On Wednesday nights, our church has been going through the Gospel of Luke and studying it diligently. We are on the story where Jesus announces his ministry to his hometown congregation in his local synagogue. Luke twice in chapter 4 tells us that all men were speaking well of Jesus up until that point. They loved his gracious words, his ability to read the word of God and teach it, his powerful preaching, but then he said the famous words after reading Isaiah 61:1-2 - “Today this scripture is fulfilled in your hearing.” Jesus basically was saying that what Isaiah had prophesied 600 years before that very moment was now being fulfilled before his own hometown’s congregation. Needless to say, the compliments began to stop, and people begin to whisper to one another, “Isn’t this Joseph’s Son?”
I guess they didn’t get the memo about the virgin birth. I guess so much time had passed that most of the people in Nazareth didn’t know the story or didn’t believe it. I’m sure Mary spoke about it some, and maybe while Joseph was alive he told it as he had opportunity, but for the most part people didn’t believe there was anything supernatural about Jesus. But in Capernaum just a few weeks before, the folks of Nazareth had heard stories that their Jesus was doing miracles, casting out demons, healing the sick, and preaching that men and women should repent for the kingdom of heaven was coming. Jesus spoke to the crowd there that day at the synagogue, “I bet you’re gonna tell me, ‘Physician Heal Thyself!’ because you want me to do a miracle here like I did in Capernaum.” The reason for that was they didn’t believe that he was anything more than Joseph’s son. They doubted him.
Today a lot of people doubt the power of God, they doubt the church, and they doubt Christianity. They doubt organized religion, and they doubt the authority of the Holy Bible. They doubt there is any power in prayer, and they doubt there is any hope in salvation to transform a life. They say, “Once a sinner, always a sinner. Once a cheater, always a cheater. Once an alcoholic, always an alcoholic.” You can fill in the blanks as you wish, but what it comes down to is that people don’t believe in miracles, or that Jesus can change people from the inside-out. I guess faithlessness isn’t anything new. It’s been around for a very long time.
Jesus tells a couple of stories about two prophets that the people would’ve been very familiar with — the stories of Elijah and Elisha. The point of both of those stories is the same. If you live in rebellion and faithlessness towards God, he will not quit doing miracles, but he just won’t do one for you. He will move on to a people who will believe, and who will place their faith in him. It infuriated the people that Jesus would say God would pass up the Jews to help Gentiles, and to do miracles for those horrible people. That was their nationalistic pride talking. They couldn’t believe that God would pass them by because they saw themselves as God’s children even though they couldn’t believe in God’s son because to them Jesus was “Joseph’s son.” They were too close to him to be able to see who he really was. “A prophet is without honor in his hometown.” Both Matthew and Mark record that Jesus marveled at their unbelief.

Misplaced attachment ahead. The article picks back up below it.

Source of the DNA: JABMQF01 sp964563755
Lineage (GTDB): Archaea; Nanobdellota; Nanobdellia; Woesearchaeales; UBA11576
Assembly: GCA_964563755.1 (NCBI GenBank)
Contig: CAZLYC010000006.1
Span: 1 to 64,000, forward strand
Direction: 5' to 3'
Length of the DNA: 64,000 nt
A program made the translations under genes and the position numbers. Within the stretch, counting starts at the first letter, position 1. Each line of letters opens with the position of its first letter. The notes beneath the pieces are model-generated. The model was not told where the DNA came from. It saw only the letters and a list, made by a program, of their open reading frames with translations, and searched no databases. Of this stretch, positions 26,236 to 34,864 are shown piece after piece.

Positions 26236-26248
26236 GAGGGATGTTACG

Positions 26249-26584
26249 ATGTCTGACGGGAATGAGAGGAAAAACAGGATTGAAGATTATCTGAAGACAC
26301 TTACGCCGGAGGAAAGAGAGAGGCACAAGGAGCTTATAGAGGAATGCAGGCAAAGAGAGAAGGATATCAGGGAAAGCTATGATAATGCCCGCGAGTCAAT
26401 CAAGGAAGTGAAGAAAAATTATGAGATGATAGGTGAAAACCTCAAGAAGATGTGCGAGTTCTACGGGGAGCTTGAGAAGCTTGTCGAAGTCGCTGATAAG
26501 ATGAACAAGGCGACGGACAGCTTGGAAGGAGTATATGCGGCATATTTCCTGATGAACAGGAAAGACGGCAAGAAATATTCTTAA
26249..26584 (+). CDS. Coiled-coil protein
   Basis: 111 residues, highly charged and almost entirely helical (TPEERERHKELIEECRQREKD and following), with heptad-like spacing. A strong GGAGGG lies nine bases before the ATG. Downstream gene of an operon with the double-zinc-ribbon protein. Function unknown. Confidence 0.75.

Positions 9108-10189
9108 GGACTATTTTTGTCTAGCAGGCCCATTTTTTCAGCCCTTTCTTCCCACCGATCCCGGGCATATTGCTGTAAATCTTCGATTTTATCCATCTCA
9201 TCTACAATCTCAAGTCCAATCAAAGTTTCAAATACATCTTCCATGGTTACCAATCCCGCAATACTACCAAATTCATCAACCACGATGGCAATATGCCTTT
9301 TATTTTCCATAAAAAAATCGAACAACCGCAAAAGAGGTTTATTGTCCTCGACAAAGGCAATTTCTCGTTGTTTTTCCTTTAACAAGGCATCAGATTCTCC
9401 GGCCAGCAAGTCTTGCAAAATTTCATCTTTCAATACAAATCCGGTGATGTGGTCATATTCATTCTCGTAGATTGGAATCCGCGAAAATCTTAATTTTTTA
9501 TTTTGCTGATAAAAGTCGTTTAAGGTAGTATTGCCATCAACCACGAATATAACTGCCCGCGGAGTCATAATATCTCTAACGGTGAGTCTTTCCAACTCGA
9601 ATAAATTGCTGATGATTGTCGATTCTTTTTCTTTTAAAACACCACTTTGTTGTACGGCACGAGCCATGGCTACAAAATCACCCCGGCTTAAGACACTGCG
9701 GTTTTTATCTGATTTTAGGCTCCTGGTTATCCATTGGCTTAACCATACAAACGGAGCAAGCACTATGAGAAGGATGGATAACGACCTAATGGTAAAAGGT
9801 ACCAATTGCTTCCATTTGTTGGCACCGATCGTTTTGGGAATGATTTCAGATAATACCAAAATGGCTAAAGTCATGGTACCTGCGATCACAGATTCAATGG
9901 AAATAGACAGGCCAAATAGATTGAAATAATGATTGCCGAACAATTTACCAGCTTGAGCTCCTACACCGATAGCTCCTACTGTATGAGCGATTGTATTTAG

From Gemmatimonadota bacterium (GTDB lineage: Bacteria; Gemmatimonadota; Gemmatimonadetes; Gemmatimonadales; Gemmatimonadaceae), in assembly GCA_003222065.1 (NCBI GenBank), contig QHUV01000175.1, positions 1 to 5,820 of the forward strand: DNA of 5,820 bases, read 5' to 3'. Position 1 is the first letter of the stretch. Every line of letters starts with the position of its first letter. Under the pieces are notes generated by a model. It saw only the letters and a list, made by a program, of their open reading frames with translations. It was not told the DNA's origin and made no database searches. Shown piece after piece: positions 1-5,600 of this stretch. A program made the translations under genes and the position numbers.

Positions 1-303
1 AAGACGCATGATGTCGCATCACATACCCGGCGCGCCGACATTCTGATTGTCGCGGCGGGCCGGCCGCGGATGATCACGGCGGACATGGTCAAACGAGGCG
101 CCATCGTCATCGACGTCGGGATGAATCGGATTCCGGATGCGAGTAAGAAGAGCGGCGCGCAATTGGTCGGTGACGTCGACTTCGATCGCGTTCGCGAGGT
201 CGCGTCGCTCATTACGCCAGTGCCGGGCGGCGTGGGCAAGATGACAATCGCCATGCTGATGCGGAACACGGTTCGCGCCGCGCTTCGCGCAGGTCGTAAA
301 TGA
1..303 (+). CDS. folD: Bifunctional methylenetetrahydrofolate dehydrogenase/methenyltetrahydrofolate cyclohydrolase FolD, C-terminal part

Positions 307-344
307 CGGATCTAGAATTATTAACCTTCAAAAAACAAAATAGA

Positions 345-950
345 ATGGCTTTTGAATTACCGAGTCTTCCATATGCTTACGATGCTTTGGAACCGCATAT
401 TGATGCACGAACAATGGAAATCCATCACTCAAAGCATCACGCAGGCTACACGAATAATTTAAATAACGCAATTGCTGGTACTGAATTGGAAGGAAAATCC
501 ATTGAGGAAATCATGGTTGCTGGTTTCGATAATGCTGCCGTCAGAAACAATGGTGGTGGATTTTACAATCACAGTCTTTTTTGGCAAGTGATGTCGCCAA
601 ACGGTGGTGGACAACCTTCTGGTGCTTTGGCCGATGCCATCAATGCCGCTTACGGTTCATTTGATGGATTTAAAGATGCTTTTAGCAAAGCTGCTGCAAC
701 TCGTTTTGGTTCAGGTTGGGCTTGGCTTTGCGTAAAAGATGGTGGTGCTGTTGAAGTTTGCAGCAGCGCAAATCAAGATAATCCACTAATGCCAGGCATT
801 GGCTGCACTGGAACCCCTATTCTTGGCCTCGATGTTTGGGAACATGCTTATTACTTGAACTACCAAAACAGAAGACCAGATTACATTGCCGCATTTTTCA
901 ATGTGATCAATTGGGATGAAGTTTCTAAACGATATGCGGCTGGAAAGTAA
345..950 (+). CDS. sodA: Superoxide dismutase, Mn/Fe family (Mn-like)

It was finally at the end of Christ’s stories of Elijah and Elisha that the people had had enough. They were upset because Christ had taken the Old Testament, and had shown them how God could pass up his own people if they remained faithless. Luke tells us they drove him outside to a cliff where they were ready to throw him off. Luke tells us (without much explanation) that Christ just walked right through the crowd without being harmed. It was not his time, and they had no power over him. He just walked right through them even though they wished to kill him. It is amazing to think how a few minutes of speaking had changed their opinion of him so much. They were praising him in one moment, and a moment later trying to kill him. People will love you if you tickle their ears, and say what they want you to, but if your message of truth offends them - God help you, and he just might.
The lesson of this story is simple, but profound. God gives people the opportunity to place their faith in his son, but there is a time limit on that grace. You can be passed by, and the opportunity God affords you to believe can be granted to another. When I was in college, I taught myself guitar by playing through some old hymns. One of those old hymns was “Pass Me Not O Gentle Savior.” The message of that old song still rings in my ears, “Savior, Savior hear my humble cry, while on others Thou art calling, do not pass me by.”
Brian Taylor began his ministry as young man on the foreign mission field of Togo, West Africa serving with the International Mission Board of the SBC. He spent almost a decade serving as a Music and Youth Minister in the Panhandle of Texas. For the last 5½ years he has served as pastor of Forest Avenue Baptist Church in Sherman, and loves preaching and pastoring on the Southside of Sherman. He has been married to his wife Sarah for 17 years, and they have five children.